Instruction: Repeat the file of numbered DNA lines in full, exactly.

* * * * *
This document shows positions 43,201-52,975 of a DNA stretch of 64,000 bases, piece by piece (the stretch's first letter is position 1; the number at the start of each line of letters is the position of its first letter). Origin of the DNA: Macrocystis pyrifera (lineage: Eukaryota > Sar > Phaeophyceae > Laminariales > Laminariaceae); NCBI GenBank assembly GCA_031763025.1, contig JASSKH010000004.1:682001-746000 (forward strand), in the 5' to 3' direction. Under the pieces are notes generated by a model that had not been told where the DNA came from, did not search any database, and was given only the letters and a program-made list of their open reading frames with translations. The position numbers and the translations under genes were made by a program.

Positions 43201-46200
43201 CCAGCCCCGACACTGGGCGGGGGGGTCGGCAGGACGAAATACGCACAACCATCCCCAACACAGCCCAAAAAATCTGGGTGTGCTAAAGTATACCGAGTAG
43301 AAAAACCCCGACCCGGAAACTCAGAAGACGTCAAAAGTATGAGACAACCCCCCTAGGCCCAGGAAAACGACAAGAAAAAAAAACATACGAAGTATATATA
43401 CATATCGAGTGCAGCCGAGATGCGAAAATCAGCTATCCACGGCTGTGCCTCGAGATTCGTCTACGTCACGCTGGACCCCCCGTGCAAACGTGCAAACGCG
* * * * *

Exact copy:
This document shows positions 43,201-52,975 of a DNA stretch of 64,000 bases, piece by piece (the stretch's first letter is position 1; the number at the start of each line of letters is the position of its first letter). Origin of the DNA: Macrocystis pyrifera (lineage: Eukaryota > Sar > Phaeophyceae > Laminariales > Laminariaceae); NCBI GenBank assembly GCA_031763025.1, contig JASSKH010000004.1:682001-746000 (forward strand), in the 5' to 3' direction. Under the pieces are notes generated by a model that had not been told where the DNA came from, did not search any database, and was given only the letters and a program-made list of their open reading frames with translations. The position numbers and the translations under genes were made by a program.

Positions 43201-46200
43201 CCAGCCCCGACACTGGGCGGGGGGGTCGGCAGGACGAAATACGCACAACCATCCCCAACACAGCCCAAAAAATCTGGGTGTGCTAAAGTATACCGAGTAG
43301 AAAAACCCCGACCCGGAAACTCAGAAGACGTCAAAAGTATGAGACAACCCCCCTAGGCCCAGGAAAACGACAAGAAAAAAAAACATACGAAGTATATATA
43401 CATATCGAGTGCAGCCGAGATGCGAAAATCAGCTATCCACGGCTGTGCCTCGAGATTCGTCTACGTCACGCTGGACCCCCCGTGCAAACGTGCAAACGCG